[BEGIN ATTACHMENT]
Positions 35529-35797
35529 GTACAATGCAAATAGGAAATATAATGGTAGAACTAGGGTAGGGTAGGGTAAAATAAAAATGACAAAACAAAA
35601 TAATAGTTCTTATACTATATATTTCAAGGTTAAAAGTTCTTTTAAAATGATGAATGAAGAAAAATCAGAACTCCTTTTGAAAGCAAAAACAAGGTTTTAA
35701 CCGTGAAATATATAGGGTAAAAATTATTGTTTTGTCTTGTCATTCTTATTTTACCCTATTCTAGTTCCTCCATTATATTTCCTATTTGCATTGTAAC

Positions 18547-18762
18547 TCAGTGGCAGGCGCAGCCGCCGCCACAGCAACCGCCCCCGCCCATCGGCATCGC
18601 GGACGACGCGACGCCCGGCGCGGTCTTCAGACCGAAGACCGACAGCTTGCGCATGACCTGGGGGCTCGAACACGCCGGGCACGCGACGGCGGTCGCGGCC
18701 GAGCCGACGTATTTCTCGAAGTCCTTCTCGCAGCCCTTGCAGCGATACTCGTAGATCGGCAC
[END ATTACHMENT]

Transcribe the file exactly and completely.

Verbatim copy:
Positions 35529-35797
35529 GTACAATGCAAATAGGAAATATAATGGTAGAACTAGGGTAGGGTAGGGTAAAATAAAAATGACAAAACAAAA
35601 TAATAGTTCTTATACTATATATTTCAAGGTTAAAAGTTCTTTTAAAATGATGAATGAAGAAAAATCAGAACTCCTTTTGAAAGCAAAAACAAGGTTTTAA
35701 CCGTGAAATATATAGGGTAAAAATTATTGTTTTGTCTTGTCATTCTTATTTTACCCTATTCTAGTTCCTCCATTATATTTCCTATTTGCATTGTAAC

Positions 18547-18762
18547 TCAGTGGCAGGCGCAGCCGCCGCCACAGCAACCGCCCCCGCCCATCGGCATCGC
18601 GGACGACGCGACGCCCGGCGCGGTCTTCAGACCGAAGACCGACAGCTTGCGCATGACCTGGGGGCTCGAACACGCCGGGCACGCGACGGCGGTCGCGGCC
18701 GAGCCGACGTATTTCTCGAAGTCCTTCTCGCAGCCCTTGCAGCGATACTCGTAGATCGGCAC